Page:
Oxis Energy expects to start delivering its solid-state lithium-sulfur (Li-S) batteries to customers for trial applications in the fall of 2021. The UK company says the technology will offer significantly improved performance for electric aircraft developers, compared with existing lithium-ion batteries.
The first generation of Oxis’s Quasi Solid-State Li-S cells will have a specific energy of 450 Wh/kg and an energy density of 550 Wh/L. The company believes these levels could be boosted to 550 Wh/kg and 700 Wh/L by the fall of 2023, and then to 600 Wh/kg and 900 Wh/L by 2026.
Generally speaking, energy levels of around 400 Wh/kg have been regarded by some as the tipping point for making lithium-ion batteries viable for electric aircraft. Currently, levels of around 220 to 250 Wh/kg are more typical in the sector.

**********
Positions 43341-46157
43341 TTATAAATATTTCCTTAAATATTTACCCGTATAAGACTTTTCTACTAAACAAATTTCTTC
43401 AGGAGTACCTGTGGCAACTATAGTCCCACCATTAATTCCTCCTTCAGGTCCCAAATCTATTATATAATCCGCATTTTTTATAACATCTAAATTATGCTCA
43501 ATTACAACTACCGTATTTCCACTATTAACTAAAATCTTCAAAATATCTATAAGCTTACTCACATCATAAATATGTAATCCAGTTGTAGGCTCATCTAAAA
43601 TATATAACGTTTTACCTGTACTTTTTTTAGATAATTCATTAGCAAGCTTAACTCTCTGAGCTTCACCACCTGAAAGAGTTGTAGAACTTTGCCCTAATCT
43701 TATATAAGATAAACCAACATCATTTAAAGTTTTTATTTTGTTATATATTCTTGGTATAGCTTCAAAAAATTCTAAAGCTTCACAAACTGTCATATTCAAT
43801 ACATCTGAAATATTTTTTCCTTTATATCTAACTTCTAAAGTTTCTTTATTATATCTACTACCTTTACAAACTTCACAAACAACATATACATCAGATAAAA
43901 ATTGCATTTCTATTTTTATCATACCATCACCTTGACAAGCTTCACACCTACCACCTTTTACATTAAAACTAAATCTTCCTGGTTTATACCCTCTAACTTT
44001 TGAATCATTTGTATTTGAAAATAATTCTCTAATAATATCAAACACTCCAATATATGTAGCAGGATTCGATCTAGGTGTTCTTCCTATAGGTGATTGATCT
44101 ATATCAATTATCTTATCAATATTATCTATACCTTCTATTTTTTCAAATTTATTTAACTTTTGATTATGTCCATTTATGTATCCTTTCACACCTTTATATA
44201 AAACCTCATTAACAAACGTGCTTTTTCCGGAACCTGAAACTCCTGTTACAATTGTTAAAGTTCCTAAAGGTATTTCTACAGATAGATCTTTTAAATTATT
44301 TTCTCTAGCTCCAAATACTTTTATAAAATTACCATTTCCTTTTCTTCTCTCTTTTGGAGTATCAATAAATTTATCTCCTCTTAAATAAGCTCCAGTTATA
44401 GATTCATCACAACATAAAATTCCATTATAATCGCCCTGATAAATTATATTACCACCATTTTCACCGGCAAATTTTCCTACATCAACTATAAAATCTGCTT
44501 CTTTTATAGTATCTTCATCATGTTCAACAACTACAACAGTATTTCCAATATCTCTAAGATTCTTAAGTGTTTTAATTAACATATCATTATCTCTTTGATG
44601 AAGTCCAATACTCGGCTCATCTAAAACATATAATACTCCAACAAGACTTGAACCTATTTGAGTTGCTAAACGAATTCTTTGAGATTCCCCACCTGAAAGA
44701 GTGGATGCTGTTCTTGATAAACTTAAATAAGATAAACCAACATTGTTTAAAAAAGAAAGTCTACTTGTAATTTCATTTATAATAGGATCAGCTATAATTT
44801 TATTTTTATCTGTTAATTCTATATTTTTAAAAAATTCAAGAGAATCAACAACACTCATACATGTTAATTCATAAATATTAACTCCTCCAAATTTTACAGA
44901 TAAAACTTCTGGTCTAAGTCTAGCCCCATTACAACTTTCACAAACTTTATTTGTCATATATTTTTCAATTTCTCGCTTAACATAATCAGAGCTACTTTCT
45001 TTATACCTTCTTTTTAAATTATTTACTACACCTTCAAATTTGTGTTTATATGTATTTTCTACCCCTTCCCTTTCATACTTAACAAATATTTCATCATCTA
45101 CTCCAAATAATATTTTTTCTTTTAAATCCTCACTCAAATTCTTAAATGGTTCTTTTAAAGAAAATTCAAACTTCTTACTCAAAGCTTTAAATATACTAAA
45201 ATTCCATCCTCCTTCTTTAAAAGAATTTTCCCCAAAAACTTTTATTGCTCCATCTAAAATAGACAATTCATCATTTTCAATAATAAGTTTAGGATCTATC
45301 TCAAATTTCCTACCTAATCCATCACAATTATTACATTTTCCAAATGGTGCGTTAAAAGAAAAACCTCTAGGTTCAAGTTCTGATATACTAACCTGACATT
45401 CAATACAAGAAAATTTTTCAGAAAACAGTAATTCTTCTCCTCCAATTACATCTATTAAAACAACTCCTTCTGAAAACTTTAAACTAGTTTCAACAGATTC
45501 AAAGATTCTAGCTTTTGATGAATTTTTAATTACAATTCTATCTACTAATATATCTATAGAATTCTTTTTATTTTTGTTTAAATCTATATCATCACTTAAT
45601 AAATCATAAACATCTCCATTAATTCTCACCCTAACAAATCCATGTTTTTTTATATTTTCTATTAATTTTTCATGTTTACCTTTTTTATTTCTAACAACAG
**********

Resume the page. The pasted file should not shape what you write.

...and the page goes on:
Oxis is looking to supply its batteries to electric aircraft manufacturers and propulsion system companies. It is already partnered with Bye Aerospace for its eFlyer family of aircraft and with engine group Safran for its electric motors.
“Based on our existing U.S. client base, we know that aircraft manufacturers welcome the move from conventional to solid-state Li-S [batteries],” said Oxis Energy CEO Huw Hampson Jones. He claimed that lithium-sulfur cells are safer than those using lithium-ion because the sulfur prevents corrosion in the lithium metal through a process of passivation.
The company is also offering the new Li-S batteries for various marine, defense, and ground vehicle applications. It has been developing the technology over the past four years and three years ago filed nine sets of patent applications.